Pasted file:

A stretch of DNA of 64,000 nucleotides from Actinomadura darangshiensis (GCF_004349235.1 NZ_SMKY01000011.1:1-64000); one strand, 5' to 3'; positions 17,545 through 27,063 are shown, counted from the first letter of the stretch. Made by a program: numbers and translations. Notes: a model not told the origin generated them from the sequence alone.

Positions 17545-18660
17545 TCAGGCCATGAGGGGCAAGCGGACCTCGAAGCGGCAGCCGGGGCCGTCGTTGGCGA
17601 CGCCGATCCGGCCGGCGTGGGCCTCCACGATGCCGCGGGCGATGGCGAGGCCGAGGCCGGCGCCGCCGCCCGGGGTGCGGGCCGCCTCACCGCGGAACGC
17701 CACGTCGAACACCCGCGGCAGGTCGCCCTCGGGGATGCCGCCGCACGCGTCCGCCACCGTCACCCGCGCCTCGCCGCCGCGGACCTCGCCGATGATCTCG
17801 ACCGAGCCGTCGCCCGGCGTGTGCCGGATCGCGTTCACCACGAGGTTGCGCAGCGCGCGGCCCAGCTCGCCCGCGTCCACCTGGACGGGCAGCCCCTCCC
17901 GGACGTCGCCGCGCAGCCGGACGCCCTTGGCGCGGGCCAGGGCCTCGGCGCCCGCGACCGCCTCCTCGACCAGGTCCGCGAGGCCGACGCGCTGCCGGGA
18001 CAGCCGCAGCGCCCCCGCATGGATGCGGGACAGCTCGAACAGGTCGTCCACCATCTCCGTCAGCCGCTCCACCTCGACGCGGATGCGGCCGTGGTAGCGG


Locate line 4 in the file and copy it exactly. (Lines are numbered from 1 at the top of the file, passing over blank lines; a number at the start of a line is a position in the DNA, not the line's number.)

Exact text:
17601 CGCCGATCCGGCCGGCGTGGGCCTCCACGATGCCGCGGGCGATGGCGAGGCCGAGGCCGGCGCCGCCGCCCGGGGTGCGGGCCGCCTCACCGCGGAACGC